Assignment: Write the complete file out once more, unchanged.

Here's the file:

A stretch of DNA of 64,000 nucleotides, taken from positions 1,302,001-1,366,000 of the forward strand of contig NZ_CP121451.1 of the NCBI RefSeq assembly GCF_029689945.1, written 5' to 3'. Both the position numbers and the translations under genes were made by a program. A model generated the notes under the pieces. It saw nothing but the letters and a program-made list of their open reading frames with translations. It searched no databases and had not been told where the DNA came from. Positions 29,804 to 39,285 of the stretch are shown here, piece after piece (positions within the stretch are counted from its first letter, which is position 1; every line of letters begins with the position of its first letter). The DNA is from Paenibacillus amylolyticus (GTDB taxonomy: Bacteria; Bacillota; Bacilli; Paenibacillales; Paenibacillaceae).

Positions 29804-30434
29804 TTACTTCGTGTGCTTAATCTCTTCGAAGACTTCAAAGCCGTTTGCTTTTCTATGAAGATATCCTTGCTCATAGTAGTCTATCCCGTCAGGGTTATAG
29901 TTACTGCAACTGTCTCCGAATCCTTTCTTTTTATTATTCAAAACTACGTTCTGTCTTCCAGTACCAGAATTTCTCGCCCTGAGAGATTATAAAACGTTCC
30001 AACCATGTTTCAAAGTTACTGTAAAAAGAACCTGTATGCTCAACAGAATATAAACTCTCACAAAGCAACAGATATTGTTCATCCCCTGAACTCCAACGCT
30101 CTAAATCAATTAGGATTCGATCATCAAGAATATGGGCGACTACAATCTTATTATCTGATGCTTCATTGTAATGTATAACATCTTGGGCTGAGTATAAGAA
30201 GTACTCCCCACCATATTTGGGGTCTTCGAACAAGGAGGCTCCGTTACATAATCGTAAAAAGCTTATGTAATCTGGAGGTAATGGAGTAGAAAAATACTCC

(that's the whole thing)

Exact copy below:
A stretch of DNA of 64,000 nucleotides, taken from positions 1,302,001-1,366,000 of the forward strand of contig NZ_CP121451.1 of the NCBI RefSeq assembly GCF_029689945.1, written 5' to 3'. Both the position numbers and the translations under genes were made by a program. A model generated the notes under the pieces. It saw nothing but the letters and a program-made list of their open reading frames with translations. It searched no databases and had not been told where the DNA came from. Positions 29,804 to 39,285 of the stretch are shown here, piece after piece (positions within the stretch are counted from its first letter, which is position 1; every line of letters begins with the position of its first letter). The DNA is from Paenibacillus amylolyticus (GTDB taxonomy: Bacteria; Bacillota; Bacilli; Paenibacillales; Paenibacillaceae).

Positions 29804-30434
29804 TTACTTCGTGTGCTTAATCTCTTCGAAGACTTCAAAGCCGTTTGCTTTTCTATGAAGATATCCTTGCTCATAGTAGTCTATCCCGTCAGGGTTATAG
29901 TTACTGCAACTGTCTCCGAATCCTTTCTTTTTATTATTCAAAACTACGTTCTGTCTTCCAGTACCAGAATTTCTCGCCCTGAGAGATTATAAAACGTTCC
30001 AACCATGTTTCAAAGTTACTGTAAAAAGAACCTGTATGCTCAACAGAATATAAACTCTCACAAAGCAACAGATATTGTTCATCCCCTGAACTCCAACGCT
30101 CTAAATCAATTAGGATTCGATCATCAAGAATATGGGCGACTACAATCTTATTATCTGATGCTTCATTGTAATGTATAACATCTTGGGCTGAGTATAAGAA
30201 GTACTCCCCACCATATTTGGGGTCTTCGAACAAGGAGGCTCCGTTACATAATCGTAAAAAGCTTATGTAATCTGGAGGTAATGGAGTAGAAAAATACTCC